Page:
Is Outlook Feeding Shadow IT?
Microsoft, with Office 365, is the undisputed leader on the market of office automation suites, far ahead of Google. Outlook therefore remains the most used email client software in corporations and organizations, and most particularly, at the largest ones.
This should lead to the logical assumption that, at Office 365 customers, SharePoint and OneDrive are now the channels supporting all file exchanges, providing rationality, security and confidentiality. Things are in fact far from being so clear-cut, (see our post on this topic: Office 365 Adoption – Quantitative vs. qualitative adoption).
The case of large file transfers is an emblematic example. The persistence of significant numbers of Office 365 users relying on various external solutions (Shadow IT) for exchanging large files is highly questionable, particularly when OneDrive is available.
Why does this situation persist at some Office 365 customers? What about the risks? This is what we are going to find out in this post…
Sophistication and complexity…
The market of digital collaboration solutions supported by cloud-based collaboration hubs is extremely competitive. The battle is raging between the main market players, such as Microsoft, Google, Amazon, Apple, Facebook…
Every player competes to constantly increase the power and sophistication of their solutions and their cloud. Google adds this, Microsoft adds that. The number of applications and features are increasing faster and faster at a cost of more complexity for the users. The risk of getting users lost in these application mazes is real.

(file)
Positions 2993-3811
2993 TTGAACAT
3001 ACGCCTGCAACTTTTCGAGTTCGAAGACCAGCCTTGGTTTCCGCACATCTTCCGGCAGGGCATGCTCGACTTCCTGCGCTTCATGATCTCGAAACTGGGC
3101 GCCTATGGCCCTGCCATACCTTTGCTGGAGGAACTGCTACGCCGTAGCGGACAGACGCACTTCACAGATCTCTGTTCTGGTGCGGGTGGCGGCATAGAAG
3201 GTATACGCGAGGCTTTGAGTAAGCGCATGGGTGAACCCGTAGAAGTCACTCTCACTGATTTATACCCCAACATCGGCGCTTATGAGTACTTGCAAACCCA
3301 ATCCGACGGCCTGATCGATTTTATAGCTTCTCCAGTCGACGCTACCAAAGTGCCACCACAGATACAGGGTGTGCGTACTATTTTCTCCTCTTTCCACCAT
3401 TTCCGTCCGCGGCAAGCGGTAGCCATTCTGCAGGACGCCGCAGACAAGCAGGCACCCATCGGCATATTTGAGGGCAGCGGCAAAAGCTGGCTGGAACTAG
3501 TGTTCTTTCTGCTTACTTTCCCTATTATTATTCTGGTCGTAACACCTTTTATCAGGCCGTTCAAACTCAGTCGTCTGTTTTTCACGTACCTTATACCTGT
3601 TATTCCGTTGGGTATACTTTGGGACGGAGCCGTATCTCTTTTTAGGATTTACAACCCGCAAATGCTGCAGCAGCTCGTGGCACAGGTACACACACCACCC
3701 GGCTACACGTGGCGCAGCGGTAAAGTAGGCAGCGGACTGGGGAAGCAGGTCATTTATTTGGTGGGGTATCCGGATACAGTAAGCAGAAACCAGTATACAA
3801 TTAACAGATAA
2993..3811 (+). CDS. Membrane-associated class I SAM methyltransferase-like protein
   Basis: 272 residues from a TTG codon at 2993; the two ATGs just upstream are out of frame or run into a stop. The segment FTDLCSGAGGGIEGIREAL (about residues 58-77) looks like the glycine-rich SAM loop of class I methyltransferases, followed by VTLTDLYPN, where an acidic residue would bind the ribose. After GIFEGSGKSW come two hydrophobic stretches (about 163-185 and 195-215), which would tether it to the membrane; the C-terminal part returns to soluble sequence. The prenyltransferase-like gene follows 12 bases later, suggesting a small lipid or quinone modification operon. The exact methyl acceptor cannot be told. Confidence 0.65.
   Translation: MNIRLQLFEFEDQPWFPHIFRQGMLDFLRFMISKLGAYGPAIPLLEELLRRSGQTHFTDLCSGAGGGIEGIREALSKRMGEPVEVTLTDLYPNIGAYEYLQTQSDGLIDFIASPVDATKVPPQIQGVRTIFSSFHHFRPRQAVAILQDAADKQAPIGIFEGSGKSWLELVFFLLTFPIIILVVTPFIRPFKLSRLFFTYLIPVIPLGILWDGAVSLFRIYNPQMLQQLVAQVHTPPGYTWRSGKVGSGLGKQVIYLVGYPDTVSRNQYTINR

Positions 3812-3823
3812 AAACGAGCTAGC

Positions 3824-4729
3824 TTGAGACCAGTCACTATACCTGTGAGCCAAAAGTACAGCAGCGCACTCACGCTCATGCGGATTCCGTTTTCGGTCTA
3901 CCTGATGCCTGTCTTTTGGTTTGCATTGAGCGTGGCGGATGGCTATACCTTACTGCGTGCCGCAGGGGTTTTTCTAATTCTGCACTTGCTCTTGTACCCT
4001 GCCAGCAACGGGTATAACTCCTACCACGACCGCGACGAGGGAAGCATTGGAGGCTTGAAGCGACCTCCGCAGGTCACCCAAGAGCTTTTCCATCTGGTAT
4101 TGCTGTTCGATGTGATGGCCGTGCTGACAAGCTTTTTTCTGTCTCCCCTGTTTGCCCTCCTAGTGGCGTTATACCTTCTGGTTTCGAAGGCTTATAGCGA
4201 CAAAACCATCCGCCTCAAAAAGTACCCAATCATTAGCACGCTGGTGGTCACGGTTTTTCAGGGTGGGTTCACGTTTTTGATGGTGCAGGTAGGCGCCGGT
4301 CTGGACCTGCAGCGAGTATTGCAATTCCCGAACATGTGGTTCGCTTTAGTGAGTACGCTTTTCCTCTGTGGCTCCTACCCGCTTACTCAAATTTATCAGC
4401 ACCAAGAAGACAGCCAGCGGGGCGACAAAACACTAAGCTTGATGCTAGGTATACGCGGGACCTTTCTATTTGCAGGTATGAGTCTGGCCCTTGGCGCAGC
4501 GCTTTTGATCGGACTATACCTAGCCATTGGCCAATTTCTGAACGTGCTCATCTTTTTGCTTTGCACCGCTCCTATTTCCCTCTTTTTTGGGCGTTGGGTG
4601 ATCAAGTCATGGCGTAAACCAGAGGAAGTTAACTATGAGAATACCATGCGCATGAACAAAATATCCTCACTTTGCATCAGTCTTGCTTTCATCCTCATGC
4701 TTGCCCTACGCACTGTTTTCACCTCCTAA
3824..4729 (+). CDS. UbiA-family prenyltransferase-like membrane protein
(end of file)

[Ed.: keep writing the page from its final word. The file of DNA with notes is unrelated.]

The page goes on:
How many applications in Office 365? Outlook, OneDrive, Word, Excel, PowerPoint and their online versions, Access, Publisher, OneNote, SharePoint, Sway, Skype for Business / Teams, Visio, Yammer, Flow, Delve, Sway, Planner, People, Calendar, Tasks, Video, Newsfeed… Who can list them all?
Yes, Office 365 has never been so powerful…and so complex.
For the experienced users this is not really a problem, but at larger-scale enterprises, with tens or hundreds of thousands of users, complexity takes its toll. The effective adoption of a suite such as Office 365 by large numbers of users would require a thorough reflection on the accessibility of the underlying concepts and functionalities, and on the UI / UX as well, rather than permanent additions of new applications and features.
When confronted with too many challenges or difficulties, frustrated users stay in their comfort zone, continuing doing what are used to do. Typically, focusing on their “bad” (for Office 365) habits, such as keeping their documents stored locally and sending them as attached files in their Outlook emails. Whereas proper and effective Office 365 usage would command them to use OneDrive to store and share their documents.
…indirectly feed Shadow IT